‘We’ll fight on’ vow Scottish women as breast implant inquiry rejected

PIP implants campaigners Tricia Devine, second right, and Jenny Brown, centre. Picture: Neil Hanna
PIP implants campaigners Tricia Devine, second right, and Jenny Brown, centre. Picture: Neil Hanna
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WOMEN affected by faulty silicone breast implants have vowed to continue their fight for a public inquiry after their call was rejected by the Health Secretary.

Campaigners hoped to convince the Health Secretary, Nicola Sturgeon to back their case during a meeting at the Scottish Parliament yesterday.

About 47,000 British women are believed to have been given implants manufactured by French company Poly Implant Prothese (PIP), which were filled with non-medical grade silicone intended for use in mattresses and have been linked to rupture and swelling in the body.

An estimated 4,000 women in Scotland may have been given the implants by private companies.

Trisha Devine, spokeswoman for the PIP Implants Scotland campaign group, said she is disappointed there will be no immediate Scottish inquiry.

“We’ve been campaigning tirelessly and prepared a very strong case for an independent, transparent and comprehensive public inquiry into this scandal,” Ms Devine said.

“We’re disappointed that Nicola Sturgeon has not committed the Scottish Government to a full public inquiry into the issue, but today’s discussion was productive.

“We came asking the Scottish Government to do its best to avoid a scandal like this ever happening again. We haven’t quite got there yet, but today has been helpful. We still want a public inquiry.”

Ms Devine, 34, from Bannockburn, Stirling, paid £4,000 for her cosmetic implants through private health company Transform Medical Group in 2004. She heard about the health warnings last December, but has not suffered any ill effects to her health.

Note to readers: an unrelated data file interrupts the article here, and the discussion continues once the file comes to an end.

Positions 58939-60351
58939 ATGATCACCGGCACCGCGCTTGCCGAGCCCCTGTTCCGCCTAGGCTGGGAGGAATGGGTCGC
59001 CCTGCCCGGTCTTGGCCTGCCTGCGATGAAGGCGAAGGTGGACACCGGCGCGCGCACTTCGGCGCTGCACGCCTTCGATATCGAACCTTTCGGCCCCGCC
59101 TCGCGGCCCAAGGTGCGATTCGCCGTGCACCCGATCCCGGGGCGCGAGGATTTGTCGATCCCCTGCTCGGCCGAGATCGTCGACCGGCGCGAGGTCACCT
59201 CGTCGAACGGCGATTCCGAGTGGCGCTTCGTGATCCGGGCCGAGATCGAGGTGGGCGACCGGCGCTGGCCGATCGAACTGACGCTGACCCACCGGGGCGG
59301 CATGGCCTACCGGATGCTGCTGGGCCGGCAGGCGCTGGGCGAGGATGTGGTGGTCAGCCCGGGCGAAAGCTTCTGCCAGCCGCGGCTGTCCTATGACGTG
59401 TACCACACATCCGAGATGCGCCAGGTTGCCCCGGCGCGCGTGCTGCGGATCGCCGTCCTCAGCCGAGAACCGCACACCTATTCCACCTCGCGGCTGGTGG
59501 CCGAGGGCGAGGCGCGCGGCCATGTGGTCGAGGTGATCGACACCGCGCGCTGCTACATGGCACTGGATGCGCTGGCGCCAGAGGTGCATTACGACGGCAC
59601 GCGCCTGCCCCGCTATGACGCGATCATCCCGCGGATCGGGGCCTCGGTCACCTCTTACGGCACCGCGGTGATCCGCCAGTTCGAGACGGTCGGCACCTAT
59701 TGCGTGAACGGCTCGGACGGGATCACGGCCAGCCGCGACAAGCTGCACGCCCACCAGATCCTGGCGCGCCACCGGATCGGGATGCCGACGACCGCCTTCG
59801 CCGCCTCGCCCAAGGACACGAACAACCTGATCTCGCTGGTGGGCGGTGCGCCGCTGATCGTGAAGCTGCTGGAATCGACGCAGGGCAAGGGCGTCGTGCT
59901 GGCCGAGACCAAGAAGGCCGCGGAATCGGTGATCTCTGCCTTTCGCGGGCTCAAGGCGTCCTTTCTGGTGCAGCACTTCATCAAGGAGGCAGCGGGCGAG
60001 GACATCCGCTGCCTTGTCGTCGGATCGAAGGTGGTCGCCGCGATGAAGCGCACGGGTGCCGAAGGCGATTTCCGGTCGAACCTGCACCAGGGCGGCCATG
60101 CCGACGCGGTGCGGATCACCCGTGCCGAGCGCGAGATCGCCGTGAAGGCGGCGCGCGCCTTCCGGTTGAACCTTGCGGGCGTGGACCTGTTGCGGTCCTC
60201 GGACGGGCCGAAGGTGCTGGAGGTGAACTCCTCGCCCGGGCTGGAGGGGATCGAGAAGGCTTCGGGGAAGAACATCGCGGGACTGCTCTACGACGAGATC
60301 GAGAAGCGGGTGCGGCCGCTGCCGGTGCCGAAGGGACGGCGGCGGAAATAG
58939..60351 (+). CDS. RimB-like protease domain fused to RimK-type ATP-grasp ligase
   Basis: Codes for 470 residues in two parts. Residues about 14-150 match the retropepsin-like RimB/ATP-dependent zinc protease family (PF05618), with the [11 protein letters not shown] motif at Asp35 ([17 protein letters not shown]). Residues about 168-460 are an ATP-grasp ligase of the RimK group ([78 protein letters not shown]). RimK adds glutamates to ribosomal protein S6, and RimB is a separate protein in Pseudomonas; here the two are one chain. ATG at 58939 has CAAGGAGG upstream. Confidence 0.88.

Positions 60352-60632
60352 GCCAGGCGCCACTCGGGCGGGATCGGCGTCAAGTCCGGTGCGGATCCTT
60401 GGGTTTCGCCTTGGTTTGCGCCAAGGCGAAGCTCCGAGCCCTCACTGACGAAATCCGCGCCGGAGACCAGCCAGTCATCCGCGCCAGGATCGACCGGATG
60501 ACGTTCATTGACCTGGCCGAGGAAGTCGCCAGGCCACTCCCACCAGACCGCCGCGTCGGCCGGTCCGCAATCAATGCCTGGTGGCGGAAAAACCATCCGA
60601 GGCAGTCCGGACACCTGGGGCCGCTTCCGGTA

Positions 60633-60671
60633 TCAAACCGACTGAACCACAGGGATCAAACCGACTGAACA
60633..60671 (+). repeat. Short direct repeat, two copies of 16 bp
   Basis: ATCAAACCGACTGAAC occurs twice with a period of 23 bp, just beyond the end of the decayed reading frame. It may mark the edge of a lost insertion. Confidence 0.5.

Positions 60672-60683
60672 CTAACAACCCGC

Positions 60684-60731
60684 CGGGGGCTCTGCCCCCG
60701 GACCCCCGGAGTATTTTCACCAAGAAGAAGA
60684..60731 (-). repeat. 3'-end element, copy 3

Transform has since agreed to give free scans to affected women. The NHS will remove the implants if there is a clinical need.

A review found last month that the UK government and health regulators have “serious lessons” to learn about the way they inform the public of concerns about medical devices.

Jackie Baillie, Labour’s health spokeswoman, said: “Although the outcome of today’s discussion with Nicola Sturgeon is disappointing, the Cabinet Secretary is now fully appraised of the victims’ concerns and the critical questions that remain outstanding, following the UK government’s official reports into the scandal.”

A Scottish Government spokeswoman said: “We are supportive of the group and have been very clear that private healthcare providers have an obligation to give their patients the same level of care as our NHS.

“However, Scotland is already involved in three UK-wide inquiries into the use of PIP implants, which will have implications for Scotland. And we are not persuaded that there are grounds for a public inquiry.”